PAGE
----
"Let's go see them" said Becky Roeder to her three-year old Havanese, Dolly.
Once a month, they visit Spring Meadows retirement home to visit with residents.
"Would you like to have Dolly on your lap?" Becky said to one resident.
Dolly is a therapy dog. Her job is to comfort residents, make them laugh and make them feel loved- something that makes a difference for these folks, who may not have many years left or family nearby.
"She's happy to be here" said resident Leslie Hysell as Dolly sat next to her.
Hysell's lived at Spring Meadows for three years. Her memory is failing, but when she's with Dolly, she remembers.
"And our dog, his name was Stubby. He had a stubborn tail" she said, recalling the Cocker Spaniel she used to have.
Roeder said that's what her and Dolly aim to do. "We try and bring them just a little bit of comfort" she said. "Give them some good memories of the dogs they left behind."
The team are part of Intermountain Therapy Animals, a national organization with programs that reach worldwide. In just over 10 years, the number of teams in montana has nearly tripled to 70- 60 of them based in Bozeman.
Therapy dog teams go to hospitals, schools and even the Bozeman Public Library.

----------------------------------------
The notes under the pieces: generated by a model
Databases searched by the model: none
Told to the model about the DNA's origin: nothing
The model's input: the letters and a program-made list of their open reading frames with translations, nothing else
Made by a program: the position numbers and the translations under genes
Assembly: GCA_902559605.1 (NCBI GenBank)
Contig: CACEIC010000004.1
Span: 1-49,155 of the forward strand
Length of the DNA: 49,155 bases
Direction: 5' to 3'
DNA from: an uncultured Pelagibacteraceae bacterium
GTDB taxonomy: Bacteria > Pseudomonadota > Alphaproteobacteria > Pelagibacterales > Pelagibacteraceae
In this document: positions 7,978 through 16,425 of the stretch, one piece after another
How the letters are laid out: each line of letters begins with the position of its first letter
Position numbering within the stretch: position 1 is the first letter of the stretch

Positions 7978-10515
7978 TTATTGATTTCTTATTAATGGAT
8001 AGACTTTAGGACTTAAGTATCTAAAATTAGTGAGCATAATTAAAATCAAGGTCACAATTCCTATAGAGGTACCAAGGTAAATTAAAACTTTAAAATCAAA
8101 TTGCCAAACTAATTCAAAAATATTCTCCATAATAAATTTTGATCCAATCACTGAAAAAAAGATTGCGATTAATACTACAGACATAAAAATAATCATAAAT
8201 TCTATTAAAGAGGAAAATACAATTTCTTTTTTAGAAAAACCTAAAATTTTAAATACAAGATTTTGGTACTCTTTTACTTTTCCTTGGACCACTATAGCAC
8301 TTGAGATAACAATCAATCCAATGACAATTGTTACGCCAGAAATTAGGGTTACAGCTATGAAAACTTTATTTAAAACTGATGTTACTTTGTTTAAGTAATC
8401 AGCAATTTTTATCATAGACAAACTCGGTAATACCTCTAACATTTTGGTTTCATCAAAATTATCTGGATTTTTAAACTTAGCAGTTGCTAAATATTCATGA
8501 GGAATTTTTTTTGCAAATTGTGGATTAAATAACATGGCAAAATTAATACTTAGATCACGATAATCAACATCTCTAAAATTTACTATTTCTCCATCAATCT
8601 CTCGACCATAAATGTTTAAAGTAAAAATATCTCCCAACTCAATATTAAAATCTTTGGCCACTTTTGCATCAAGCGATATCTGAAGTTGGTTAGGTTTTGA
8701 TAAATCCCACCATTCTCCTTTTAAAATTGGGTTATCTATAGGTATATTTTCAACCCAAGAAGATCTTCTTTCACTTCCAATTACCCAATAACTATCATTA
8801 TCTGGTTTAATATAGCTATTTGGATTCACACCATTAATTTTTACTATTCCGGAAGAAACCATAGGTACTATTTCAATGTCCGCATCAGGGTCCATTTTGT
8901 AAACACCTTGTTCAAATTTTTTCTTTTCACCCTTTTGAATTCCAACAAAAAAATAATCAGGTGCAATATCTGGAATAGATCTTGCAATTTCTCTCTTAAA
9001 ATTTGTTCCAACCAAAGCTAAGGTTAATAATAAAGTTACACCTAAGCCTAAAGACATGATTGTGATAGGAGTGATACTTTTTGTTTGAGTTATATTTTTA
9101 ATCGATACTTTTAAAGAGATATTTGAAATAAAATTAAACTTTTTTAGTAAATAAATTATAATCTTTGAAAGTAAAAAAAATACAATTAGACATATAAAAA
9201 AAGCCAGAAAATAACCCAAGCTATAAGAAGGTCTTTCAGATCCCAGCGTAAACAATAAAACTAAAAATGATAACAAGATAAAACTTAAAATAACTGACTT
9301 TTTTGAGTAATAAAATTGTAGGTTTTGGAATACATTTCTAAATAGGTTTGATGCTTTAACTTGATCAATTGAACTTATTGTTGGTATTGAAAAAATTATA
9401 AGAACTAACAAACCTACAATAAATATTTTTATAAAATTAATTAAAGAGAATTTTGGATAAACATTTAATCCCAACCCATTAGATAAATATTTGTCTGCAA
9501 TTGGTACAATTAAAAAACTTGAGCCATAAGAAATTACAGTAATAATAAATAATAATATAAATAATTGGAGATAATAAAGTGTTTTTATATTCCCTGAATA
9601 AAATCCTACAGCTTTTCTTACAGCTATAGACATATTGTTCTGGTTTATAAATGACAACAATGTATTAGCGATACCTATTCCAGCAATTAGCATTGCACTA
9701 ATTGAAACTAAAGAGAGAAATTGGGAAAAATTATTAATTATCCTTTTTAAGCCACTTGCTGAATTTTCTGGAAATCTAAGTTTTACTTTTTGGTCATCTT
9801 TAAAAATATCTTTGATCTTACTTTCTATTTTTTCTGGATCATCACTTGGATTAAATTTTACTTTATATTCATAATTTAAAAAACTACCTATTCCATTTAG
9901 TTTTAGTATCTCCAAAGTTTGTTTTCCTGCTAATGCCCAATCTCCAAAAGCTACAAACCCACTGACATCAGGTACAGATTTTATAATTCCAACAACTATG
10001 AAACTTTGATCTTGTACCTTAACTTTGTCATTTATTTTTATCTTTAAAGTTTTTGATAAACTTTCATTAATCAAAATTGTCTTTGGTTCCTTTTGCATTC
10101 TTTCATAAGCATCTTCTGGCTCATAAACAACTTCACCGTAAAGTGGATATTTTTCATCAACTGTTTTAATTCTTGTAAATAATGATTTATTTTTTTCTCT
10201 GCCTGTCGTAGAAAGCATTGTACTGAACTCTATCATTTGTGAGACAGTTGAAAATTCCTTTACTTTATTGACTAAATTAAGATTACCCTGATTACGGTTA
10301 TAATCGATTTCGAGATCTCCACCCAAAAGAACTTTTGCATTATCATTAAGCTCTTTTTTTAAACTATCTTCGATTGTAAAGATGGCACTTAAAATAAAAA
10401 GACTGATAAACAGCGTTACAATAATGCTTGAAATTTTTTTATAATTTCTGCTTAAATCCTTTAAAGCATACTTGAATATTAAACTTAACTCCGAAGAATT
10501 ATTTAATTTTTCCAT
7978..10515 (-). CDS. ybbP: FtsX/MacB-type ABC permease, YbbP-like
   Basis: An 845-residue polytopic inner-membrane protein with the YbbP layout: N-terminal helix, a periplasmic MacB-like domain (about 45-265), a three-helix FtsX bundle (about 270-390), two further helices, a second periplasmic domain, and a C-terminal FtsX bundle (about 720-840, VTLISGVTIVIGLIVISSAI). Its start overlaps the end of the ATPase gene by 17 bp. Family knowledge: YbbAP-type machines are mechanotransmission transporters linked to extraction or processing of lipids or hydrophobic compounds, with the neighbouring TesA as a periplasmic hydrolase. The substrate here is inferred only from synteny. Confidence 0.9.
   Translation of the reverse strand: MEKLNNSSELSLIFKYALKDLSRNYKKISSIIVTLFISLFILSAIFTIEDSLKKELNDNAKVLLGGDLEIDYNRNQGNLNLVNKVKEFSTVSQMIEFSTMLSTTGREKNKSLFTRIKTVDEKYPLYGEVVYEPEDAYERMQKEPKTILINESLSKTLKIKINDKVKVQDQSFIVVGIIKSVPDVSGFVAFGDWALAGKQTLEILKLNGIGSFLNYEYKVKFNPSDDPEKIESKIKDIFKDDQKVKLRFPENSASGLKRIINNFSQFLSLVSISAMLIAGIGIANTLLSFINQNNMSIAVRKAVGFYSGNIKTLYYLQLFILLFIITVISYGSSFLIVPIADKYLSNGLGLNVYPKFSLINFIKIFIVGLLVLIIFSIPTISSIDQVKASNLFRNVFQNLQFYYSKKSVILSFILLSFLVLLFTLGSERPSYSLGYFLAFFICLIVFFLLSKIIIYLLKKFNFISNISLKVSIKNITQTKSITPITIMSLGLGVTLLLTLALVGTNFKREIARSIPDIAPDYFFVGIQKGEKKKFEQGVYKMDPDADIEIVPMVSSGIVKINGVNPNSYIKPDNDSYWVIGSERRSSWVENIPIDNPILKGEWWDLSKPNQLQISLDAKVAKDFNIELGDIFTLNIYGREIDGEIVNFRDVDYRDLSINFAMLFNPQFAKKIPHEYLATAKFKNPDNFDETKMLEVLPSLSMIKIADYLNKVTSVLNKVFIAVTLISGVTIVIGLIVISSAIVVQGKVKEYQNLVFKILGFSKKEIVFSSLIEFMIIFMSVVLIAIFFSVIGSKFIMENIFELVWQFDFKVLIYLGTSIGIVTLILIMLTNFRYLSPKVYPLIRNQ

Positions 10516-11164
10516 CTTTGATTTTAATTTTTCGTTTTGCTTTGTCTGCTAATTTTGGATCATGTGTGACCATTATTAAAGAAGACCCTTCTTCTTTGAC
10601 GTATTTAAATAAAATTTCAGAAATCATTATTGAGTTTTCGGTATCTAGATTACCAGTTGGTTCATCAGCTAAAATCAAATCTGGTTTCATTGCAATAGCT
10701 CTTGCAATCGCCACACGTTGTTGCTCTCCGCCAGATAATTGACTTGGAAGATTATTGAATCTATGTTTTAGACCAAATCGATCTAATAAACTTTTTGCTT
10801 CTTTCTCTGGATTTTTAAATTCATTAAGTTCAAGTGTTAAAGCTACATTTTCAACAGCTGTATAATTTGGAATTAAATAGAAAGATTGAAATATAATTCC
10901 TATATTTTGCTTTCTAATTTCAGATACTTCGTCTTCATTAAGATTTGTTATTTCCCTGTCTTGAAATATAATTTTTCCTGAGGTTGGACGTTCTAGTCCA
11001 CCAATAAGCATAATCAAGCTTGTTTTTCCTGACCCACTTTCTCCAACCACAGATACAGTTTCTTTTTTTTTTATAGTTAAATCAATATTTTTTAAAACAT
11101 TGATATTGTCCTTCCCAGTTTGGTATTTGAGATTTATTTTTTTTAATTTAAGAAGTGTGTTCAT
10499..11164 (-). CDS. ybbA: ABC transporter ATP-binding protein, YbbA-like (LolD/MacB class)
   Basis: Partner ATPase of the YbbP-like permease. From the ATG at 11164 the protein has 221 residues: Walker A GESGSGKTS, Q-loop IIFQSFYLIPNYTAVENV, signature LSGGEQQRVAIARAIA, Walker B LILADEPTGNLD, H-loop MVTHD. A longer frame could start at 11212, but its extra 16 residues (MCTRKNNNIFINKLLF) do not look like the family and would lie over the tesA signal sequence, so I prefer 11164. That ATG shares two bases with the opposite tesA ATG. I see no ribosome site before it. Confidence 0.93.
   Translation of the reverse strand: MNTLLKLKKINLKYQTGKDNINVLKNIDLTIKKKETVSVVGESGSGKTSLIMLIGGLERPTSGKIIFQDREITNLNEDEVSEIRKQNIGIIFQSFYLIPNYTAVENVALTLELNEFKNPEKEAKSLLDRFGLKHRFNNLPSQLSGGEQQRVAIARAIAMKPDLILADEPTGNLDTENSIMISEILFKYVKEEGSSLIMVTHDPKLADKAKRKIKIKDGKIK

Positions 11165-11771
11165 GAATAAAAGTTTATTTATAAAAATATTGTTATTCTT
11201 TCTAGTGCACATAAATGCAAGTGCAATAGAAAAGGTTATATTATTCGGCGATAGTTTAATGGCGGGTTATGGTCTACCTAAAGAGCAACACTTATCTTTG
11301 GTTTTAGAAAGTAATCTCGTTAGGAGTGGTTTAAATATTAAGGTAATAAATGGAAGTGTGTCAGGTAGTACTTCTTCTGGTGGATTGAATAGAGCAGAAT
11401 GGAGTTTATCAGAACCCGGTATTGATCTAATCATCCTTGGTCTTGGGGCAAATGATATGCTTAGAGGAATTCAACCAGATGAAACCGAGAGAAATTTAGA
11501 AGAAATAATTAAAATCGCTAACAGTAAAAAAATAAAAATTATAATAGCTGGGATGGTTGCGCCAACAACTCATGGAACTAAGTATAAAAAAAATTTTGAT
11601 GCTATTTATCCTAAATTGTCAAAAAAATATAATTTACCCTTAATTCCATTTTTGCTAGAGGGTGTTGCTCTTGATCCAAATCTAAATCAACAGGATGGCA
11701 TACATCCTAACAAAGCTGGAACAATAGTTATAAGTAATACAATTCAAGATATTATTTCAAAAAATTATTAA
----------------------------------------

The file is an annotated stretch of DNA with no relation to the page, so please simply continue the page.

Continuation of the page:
Sid- a big, lovable St. Bernard- visit kids at the library every month as part of
Intermountain Therapy's Reading Education Assistance Dogs (R.E.A.D.) program.
"In you go. Woof!" said 4th grader Mason Benedict, as he read a book to Sid.
"Having a dog is a lot more comfortable since you're reading to them" he said. "They're actually listening to you, it's really cool."
But being part of a therapy dog team has major challenges.
"There's a certain burnout factor, and you have to recognize that in yourself as well as in your dog" said Nancy Rosen, the Montana Coordinator for Intermountain Therapy.
She said she's seen dogs and owners burn out and become stressed, because they have to give so much of themselves.
"Everybody just wants to swarm Sid" said Sarah Bennett, the other half of Sid's therapy dog team.
That's why there's a lot of training. Rosen said dogs must have obedience training, or pass the Canine Good Citizen test.
After that, Intermountain carefully screens the teams.
"We have an all day workshop for just the person, and then we have a half an hour screening with the person and the animal" Rosen said. "It's a team."
If the dog- and its owner- have the right temperament, they'll pass.
But with each therapy visit, the owners are always watching for signs of stress.
"When she's stressed, she just rolls over and leans on me" Bennett said. She said Sid knows she can count on Bennett to be there when she's getting restless.
Even therapy dog need support sometimes, so the dog can be there to support the people who need them.
Both the the kids and adults who've met these dogs say they've made difference in their lives.